(Recasts with comment from energy executives, political
By Nia Williams and Scott Haggett
CALGARY, Alberta, March 20 Alberta's powerful
oil and gas industry is keeping a close watch on the uncertainty
sparked by Alison Redford's abrupt resignation as leader of the
Canadian province, even though no change is expected in energy
policy for now.
Redford stepped down on Wednesday as premier of the ruling
Progressive Conservative party following a controversy over her
travel expenses and caucus infighting that left her party
floundering in the polls.
Some observers fear the political instability risks
deterring potential investors in the province's vast oil sands,
the world's third-largest crude reserve behind Venezuela and
After several lean years, energy deals are on the rise again
in oil-rich Alberta, with a number of acquisitions announced
since the start of the year.
Sonny Mottahed, chief executive officer at Black Spruce
Merchant Capital Corp in Calgary, said Redford's resignation
could steal some of that momentum.
"Any sudden departure will stir some excitement and create
some pause in short-term investment sentiment. The bigger
question will be what is next? Who will be her replacement?,"
he said, adding there could be a big opportunity for the
right-wing Wildrose party, now the official opposition, to gain
The Progressive Conservatives are one of North America's
most successful political dynasties, having run Alberta for more
than four decades.
But they have changed premiers three times since 2006 with a
fourth expected to be appointed within six months. Dave Hancock,
Redford's deputy, was chosen on Thursday to govern in the
"This is the third premier in eight years. They seem to
bring them in, chew them up and spit them out," said Keith
Brownsey, a politics professor at Mount Royal University.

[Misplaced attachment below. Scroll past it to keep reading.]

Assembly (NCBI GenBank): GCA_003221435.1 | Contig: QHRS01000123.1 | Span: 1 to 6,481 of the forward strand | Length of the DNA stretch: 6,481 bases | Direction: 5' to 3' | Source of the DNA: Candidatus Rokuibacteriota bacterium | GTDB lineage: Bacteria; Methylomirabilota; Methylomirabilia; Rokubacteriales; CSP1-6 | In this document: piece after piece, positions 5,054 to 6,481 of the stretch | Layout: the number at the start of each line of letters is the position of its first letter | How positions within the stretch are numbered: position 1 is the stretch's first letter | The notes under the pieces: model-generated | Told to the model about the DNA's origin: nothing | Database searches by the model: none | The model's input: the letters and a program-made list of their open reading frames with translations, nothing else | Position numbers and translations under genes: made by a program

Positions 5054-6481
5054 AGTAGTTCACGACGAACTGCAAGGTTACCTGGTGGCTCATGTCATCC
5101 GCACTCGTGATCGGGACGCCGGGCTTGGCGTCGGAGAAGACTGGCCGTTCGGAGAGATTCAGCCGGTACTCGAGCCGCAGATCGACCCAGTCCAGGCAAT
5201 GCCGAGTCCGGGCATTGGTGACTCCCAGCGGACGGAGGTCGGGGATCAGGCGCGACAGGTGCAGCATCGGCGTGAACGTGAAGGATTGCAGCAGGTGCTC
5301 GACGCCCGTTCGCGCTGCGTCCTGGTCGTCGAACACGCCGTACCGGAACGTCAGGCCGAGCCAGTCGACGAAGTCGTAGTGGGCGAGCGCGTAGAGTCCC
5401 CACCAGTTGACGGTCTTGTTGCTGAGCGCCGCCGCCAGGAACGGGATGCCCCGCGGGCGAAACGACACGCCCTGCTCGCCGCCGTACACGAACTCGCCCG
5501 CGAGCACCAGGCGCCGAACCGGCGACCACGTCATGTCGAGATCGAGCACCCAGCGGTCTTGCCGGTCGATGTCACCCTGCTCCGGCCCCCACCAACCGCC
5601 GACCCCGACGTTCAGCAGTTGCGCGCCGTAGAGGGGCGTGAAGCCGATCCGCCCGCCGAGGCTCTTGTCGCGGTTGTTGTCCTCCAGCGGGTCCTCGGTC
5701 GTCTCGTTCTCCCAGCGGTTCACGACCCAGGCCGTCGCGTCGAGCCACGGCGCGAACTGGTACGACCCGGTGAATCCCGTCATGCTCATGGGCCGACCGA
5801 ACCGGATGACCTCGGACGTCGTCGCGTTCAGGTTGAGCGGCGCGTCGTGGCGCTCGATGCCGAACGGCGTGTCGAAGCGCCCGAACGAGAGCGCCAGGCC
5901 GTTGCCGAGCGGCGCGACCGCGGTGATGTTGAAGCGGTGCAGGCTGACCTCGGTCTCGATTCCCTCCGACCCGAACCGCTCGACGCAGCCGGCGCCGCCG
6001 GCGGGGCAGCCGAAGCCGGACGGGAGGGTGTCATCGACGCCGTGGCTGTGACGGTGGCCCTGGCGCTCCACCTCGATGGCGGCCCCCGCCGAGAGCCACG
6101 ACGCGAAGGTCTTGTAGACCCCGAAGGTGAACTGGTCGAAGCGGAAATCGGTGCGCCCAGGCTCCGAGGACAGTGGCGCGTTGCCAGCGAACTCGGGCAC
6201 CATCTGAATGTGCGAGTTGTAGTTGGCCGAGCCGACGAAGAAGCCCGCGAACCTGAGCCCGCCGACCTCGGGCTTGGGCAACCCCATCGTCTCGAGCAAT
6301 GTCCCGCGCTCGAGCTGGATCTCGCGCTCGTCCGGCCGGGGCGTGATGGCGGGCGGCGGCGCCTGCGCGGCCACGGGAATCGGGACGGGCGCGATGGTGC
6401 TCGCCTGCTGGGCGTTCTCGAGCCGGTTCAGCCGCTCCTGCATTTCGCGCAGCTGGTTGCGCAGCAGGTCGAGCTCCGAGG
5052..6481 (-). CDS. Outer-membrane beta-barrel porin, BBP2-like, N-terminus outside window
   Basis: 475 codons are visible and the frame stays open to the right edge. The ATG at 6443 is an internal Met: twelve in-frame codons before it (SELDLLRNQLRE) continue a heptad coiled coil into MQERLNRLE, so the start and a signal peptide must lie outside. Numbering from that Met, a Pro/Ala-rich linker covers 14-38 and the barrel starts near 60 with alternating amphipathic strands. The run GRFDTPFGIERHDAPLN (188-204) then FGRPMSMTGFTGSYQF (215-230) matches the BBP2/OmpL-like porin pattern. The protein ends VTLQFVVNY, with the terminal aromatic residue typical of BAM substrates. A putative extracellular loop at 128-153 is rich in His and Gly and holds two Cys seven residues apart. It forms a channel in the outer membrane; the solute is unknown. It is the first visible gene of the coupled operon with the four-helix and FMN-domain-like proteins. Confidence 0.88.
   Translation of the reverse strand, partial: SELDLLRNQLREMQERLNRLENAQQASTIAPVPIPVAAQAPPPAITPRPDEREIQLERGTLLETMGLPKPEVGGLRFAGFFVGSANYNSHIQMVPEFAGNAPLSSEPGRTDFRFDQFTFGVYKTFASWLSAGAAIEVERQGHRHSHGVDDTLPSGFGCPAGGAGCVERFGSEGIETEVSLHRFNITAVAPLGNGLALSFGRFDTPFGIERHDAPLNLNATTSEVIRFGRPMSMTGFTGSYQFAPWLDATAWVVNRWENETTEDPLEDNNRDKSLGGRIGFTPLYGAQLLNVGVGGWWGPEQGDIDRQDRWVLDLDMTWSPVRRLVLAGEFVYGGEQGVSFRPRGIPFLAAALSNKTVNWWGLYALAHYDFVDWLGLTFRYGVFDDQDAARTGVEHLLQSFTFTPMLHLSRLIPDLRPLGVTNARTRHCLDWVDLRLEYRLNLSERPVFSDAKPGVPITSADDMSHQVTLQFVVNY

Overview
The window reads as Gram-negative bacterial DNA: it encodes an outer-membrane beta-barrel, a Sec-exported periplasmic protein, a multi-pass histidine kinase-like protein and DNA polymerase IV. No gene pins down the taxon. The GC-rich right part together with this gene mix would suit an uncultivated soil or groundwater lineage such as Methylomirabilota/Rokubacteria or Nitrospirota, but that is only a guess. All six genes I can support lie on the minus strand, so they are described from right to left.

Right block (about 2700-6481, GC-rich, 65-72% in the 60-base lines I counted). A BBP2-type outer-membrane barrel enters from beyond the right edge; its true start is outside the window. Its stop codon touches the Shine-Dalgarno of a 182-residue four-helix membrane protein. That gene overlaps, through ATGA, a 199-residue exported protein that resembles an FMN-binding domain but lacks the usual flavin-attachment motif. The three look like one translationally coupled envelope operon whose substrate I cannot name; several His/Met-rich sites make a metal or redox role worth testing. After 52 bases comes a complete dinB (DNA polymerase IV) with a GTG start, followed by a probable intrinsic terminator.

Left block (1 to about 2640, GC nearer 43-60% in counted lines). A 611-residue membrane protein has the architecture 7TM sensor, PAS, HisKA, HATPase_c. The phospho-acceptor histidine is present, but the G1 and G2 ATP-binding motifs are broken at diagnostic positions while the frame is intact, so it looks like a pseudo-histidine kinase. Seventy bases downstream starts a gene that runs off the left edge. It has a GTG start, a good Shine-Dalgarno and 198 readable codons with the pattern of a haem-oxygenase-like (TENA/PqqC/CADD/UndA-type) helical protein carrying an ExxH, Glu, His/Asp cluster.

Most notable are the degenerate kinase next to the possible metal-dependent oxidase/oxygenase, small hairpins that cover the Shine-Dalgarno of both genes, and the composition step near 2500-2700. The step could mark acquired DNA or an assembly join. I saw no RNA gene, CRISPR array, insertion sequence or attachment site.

"The party is in a great deal of trouble and business
certainly needs political stability. Investors will look at this
and say what kind of goofball is this? They are throwing a
premier out every two or three years."
Redford's predecessor Ed Stelmach had attempted to raise
energy royalties, but backed off in the face of fierce industry
opposition and the impact of the global financial crisis.
The Progressive Conservatives have since been steadfast
supporters of Alberta's oil industry. The Wildrose party is also
firmly business friendly.
Redford won plaudits from business leaders for promoting the
oil sands industry in Ottawa and Washington, supporting
TransCanada Corp's controversial Keystone XL pipeline
and setting up the Alberta Energy Regulator in a bid to
streamline the approval process for new projects.
Despite the uncertainty, analysts said there was little
chance of an abrupt switch in energy or fiscal policy. Alberta,
the largest source of U.S. oil imports, is flush with cash from
oil sands production in the northern part of the province.
"Redford's resignation doesn't really change Alberta's
near-term outlook, Warren Lovely, senior economist at CIBC World
Markets. "The province can still be expected to lead the country
in terms of economic growth in the year(s) ahead. Nor does her
departure jeopardize the immediate fiscal outlook."
Attention is now focused on who will succeed Redford, but
none of the potential candidates, who include Finance Minister
Doug Horner and Justice Minister Jonathan Denis, are expected to
"I have not heard about any of the potential candidates
talking about any energy policy other than the status quo," said
Mike Dunn, an analyst at FirstEnergy Capital.
Interim premier Hancock, a long-serving member of the
Progressive Conservative party, represents a constituency in
Edmonton, the provincial capital, and was first elected in 1997.
He has served as deputy premier since December.
(Editing by Paul Simao, Jeffrey Hodgson and Diane Craft)